WV's Marshall University chosen to implement energy, power progr - WOWK 13 Charleston, Huntington WV News, Weather, Sports

WV's Marshall University chosen to implement energy, power program for high schoolers

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The Southern Regional Education Board has selected Marshall University to help implement an energy and power program aimed at high school students in West Virginia and other states.

In the Advanced Career Program, faculty from Marshall's College of Information Technology and Engineering will work with the West Virginia Department of Education to launch four courses aimed at increasing the number of students who leave high school ready for further study, advanced training and careers in the power and energy sectors.

Richard Begley, who is in charge of the program at Marshall, said energy and power are important for West Virginia, and that's why those fields were selected for the program, which is one of several similar initiatives SREB is developing in partnership with member states.

"The Advanced Career program focuses on high-wage, skilled fields important to the participating state's economy." Begley said. "The goal is to deliver courses that start students down the path toward a recognized industry certificate, a community/technical college certificate or an associate or bachelor's degree in that field."

Teams from universities and high schools partnered to design the courses with aid from industry partners. The curriculum incorporates a hands-on approach with experiments using energy and power measurement instruments, data software and computer simulations.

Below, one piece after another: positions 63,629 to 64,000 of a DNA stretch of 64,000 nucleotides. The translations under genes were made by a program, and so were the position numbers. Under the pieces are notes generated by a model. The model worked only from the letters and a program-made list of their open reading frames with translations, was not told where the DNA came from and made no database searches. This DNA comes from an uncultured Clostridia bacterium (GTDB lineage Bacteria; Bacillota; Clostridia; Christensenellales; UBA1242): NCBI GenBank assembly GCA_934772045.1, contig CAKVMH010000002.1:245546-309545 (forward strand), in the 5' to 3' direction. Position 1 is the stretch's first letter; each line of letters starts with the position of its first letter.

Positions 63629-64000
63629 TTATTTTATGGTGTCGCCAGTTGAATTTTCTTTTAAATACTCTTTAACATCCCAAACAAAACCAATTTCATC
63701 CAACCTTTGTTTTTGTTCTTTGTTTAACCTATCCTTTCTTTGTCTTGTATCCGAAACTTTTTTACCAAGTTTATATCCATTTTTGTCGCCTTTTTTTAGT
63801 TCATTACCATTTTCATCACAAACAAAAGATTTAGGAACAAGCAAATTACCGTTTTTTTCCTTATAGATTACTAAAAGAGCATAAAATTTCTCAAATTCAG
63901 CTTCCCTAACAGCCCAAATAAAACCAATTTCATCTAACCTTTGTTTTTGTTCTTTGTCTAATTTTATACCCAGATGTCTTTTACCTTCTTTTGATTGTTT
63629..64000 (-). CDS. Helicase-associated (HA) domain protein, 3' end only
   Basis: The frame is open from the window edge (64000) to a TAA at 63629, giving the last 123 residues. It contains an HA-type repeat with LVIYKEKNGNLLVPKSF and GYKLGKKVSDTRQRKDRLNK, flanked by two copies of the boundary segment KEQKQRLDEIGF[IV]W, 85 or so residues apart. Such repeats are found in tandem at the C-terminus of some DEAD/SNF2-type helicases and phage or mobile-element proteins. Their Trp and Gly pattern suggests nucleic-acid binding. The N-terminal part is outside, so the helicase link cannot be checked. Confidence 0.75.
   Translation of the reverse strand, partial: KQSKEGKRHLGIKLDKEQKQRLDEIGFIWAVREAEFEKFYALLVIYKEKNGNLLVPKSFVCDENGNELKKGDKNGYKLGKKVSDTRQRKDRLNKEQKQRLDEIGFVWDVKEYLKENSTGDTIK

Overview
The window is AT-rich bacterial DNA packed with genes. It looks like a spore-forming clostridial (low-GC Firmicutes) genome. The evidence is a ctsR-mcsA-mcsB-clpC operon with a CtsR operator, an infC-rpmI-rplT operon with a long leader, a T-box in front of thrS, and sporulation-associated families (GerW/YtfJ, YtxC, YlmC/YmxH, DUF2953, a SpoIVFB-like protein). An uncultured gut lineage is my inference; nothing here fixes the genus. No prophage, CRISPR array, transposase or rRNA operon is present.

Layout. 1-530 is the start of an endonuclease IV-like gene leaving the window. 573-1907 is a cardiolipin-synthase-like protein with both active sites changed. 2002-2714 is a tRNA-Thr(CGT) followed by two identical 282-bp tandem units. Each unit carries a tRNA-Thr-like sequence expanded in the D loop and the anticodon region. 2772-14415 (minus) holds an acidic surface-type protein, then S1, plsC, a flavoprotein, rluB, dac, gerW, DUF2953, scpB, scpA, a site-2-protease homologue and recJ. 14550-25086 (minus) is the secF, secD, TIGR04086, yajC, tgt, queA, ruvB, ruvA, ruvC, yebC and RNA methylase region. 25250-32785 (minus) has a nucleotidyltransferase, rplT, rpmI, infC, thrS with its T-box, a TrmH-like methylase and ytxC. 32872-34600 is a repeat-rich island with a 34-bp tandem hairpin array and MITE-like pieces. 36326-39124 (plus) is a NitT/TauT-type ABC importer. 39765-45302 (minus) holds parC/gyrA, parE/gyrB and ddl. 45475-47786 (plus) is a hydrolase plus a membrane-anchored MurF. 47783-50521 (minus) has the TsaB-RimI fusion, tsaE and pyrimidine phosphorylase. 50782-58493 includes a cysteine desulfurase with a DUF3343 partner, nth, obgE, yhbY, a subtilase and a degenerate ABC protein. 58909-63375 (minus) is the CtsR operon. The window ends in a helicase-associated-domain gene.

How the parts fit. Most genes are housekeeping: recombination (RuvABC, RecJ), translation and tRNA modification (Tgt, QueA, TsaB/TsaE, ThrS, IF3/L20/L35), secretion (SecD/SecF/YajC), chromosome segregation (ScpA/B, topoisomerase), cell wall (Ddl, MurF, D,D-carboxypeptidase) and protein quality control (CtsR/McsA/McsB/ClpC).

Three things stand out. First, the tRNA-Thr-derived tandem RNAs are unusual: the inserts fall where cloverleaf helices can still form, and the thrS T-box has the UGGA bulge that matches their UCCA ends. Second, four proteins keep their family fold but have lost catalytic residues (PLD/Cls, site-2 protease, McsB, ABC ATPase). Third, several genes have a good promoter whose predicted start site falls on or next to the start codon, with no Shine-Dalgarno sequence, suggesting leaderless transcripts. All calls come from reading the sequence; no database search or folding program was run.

Students will learn to apply math and science concepts and will use technology and engineering to solve real-world problems in the energy and power industry.

Gene Bottoms, senior vice president of SREB, said this program is available to any and all interested students.

"This is what modern career-tech looks like," he said. "Because the aim is to graduate more students with more options, this program is available to any and all mainstream students. It flips the switch for those students who aren't sparked by traditional teaching styles and gives them a new way to learn. It's a path we must take to not only graduate more students, but to prepare them for what comes after high school."

Marshall's primary role in the program will be to train high school teachers to deliver the curriculum. Sessions to train selected teachers will take place this summer, and trained teachers will pilot the new courses during the upcoming academic year. They also will help train a new class of teachers from other states next summer.

For information about the Advanced Career program at Marshall, contact Begley at 304-696-3438 or Begley@marshall.edu.